Have you ever just stopped and wondered why we in the U.S. and Canada make a tradition of basing our weather predictions on if a groundhog sees its shadow or not? It's fair to say that many have had that thought cross their mind at one point or another. Nonetheless, the storied celebration surrounding Groundhog Day continues every year, and its undisputed biggest star is Punxsutawney Phil.
As of late, some rumors have surfaced suggesting that something bad might've happened to the beloved holiday marmot. So, did Punxsutawney Phil die? Keep reading for what we know of the situation currently.
Did Punxsutawney Phil die? No, but his New Jersey counterpart did.
Fans of Groundhog Day will be happy to know that its shining star, Punxsutawney Phil, has not died in 2022. Indeed, the famous animal emerged from his burrow on Feb. 2, 2022, and saw his shadow, predicting another extra six weeks of winter.
Unfortunately, the same cannot be said about Punxsutawney Phil's groundhog counterpart, Milltown Mel. The other groundhog used to make a weather prediction in the Garden State sadly passed away on Jan. 30, right before the holiday, and due to groundhogs' hibernation schedules they were unable to find a ready replacement in time for Feb. 2.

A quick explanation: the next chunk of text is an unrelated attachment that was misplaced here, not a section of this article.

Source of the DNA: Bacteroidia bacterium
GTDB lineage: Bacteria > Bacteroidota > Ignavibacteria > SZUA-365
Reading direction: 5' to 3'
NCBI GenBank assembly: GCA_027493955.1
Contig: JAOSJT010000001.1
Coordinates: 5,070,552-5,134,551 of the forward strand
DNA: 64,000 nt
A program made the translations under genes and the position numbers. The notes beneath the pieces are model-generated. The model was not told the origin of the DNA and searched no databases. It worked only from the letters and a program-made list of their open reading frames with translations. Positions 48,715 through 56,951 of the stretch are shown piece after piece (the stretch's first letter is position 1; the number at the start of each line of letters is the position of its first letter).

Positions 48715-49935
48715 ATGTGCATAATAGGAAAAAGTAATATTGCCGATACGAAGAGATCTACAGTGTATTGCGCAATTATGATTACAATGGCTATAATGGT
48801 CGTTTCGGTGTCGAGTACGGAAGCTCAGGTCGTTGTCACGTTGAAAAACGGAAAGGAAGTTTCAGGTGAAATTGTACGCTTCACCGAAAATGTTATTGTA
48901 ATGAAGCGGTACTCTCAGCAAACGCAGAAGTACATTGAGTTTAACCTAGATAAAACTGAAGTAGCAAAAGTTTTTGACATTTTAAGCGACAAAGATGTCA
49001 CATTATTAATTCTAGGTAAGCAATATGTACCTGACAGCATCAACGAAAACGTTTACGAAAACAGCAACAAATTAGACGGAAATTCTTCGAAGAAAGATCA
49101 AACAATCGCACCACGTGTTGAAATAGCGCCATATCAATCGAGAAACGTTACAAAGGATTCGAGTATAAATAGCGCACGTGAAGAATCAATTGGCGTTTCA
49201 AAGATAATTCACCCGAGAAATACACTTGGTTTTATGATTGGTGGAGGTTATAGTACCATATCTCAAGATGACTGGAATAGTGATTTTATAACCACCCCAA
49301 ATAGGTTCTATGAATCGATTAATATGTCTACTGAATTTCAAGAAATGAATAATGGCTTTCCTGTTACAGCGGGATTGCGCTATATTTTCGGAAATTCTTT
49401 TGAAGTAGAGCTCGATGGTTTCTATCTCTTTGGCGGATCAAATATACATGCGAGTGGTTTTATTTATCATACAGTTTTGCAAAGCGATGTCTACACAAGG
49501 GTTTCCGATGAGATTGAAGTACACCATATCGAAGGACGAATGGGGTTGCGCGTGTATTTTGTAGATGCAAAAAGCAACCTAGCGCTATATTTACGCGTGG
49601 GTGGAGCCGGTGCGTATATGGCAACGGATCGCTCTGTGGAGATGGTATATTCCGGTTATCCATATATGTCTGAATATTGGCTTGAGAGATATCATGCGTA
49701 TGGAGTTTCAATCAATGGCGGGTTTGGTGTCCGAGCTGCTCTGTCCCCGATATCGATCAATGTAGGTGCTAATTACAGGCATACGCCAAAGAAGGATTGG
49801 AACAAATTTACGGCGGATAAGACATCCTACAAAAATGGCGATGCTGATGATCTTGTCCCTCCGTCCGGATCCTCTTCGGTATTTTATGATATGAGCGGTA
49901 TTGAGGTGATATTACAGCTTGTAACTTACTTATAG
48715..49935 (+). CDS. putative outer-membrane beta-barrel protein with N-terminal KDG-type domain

Mel's handlers wrote in a Facebook post: "Considering the average lifespan of a groundhog is about three years, that is not such a shock, but Mel left us at a tough time of year, when most of his fellow groundhogs are hibernating."
Given those circumstances, no replacement groundhogs would be ready until spring. Nonetheless, they added: "We will work hard on getting us a new weather prognosticator for next year."
How did Groundhog Day get its start?
Groundhog day may be unique to the U.S. and Canada, but it actually stems from a long and storied heritage of Europeans using animals to predict the weather in a variety of ways. For example, in Serbia, bears predict the end of winter on a Feb. 15 holiday called Sretenje.
Groundhogs are native to North America and quickly became the animal of choice for German settlers in Pennsylvania who sought to establish their own weather prediction tradition in their new home. According to the Punxsutawney Groundhog Club, the first time that Groundhog Day appeared in the local newspaper was in 1886. The following year brought the first official trek to Gobbler's Knob, and the tradition has continued in the same fashion every year ever since.
Happy Groundhog Day!